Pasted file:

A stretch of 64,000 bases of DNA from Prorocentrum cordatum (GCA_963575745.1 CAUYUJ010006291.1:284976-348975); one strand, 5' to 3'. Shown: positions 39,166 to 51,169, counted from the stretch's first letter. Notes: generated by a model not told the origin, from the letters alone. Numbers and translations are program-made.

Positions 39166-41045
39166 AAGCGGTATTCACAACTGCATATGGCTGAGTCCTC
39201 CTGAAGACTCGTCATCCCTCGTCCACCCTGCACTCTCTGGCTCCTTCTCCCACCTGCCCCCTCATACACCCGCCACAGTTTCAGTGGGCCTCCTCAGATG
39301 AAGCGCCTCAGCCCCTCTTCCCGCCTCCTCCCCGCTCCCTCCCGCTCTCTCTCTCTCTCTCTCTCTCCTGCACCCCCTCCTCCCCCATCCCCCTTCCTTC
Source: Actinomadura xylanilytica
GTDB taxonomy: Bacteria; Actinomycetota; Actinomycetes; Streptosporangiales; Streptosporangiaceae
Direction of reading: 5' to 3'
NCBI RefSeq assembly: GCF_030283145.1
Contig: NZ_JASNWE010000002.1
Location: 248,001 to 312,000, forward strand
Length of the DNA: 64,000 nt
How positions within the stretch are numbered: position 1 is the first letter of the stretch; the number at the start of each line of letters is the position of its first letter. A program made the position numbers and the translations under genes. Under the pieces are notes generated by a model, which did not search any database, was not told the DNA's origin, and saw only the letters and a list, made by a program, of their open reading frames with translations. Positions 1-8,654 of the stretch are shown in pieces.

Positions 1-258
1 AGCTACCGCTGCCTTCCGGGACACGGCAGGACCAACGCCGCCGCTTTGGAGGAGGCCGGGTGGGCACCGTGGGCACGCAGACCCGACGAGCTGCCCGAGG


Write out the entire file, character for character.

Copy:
A stretch of 64,000 bases of DNA from Prorocentrum cordatum (GCA_963575745.1 CAUYUJ010006291.1:284976-348975); one strand, 5' to 3'. Shown: positions 39,166 to 51,169, counted from the stretch's first letter. Notes: generated by a model not told the origin, from the letters alone. Numbers and translations are program-made.

Positions 39166-41045
39166 AAGCGGTATTCACAACTGCATATGGCTGAGTCCTC
39201 CTGAAGACTCGTCATCCCTCGTCCACCCTGCACTCTCTGGCTCCTTCTCCCACCTGCCCCCTCATACACCCGCCACAGTTTCAGTGGGCCTCCTCAGATG
39301 AAGCGCCTCAGCCCCTCTTCCCGCCTCCTCCCCGCTCCCTCCCGCTCTCTCTCTCTCTCTCTCTCTCCTGCACCCCCTCCTCCCCCATCCCCCTTCCTTC
Source: Actinomadura xylanilytica
GTDB taxonomy: Bacteria; Actinomycetota; Actinomycetes; Streptosporangiales; Streptosporangiaceae
Direction of reading: 5' to 3'
NCBI RefSeq assembly: GCF_030283145.1
Contig: NZ_JASNWE010000002.1
Location: 248,001 to 312,000, forward strand
Length of the DNA: 64,000 nt
How positions within the stretch are numbered: position 1 is the first letter of the stretch; the number at the start of each line of letters is the position of its first letter. A program made the position numbers and the translations under genes. Under the pieces are notes generated by a model, which did not search any database, was not told the DNA's origin, and saw only the letters and a list, made by a program, of their open reading frames with translations. Positions 1-8,654 of the stretch are shown in pieces.

Positions 1-258
1 AGCTACCGCTGCCTTCCGGGACACGGCAGGACCAACGCCGCCGCTTTGGAGGAGGCCGGGTGGGCACCGTGGGCACGCAGACCCGACGAGCTGCCCGAGG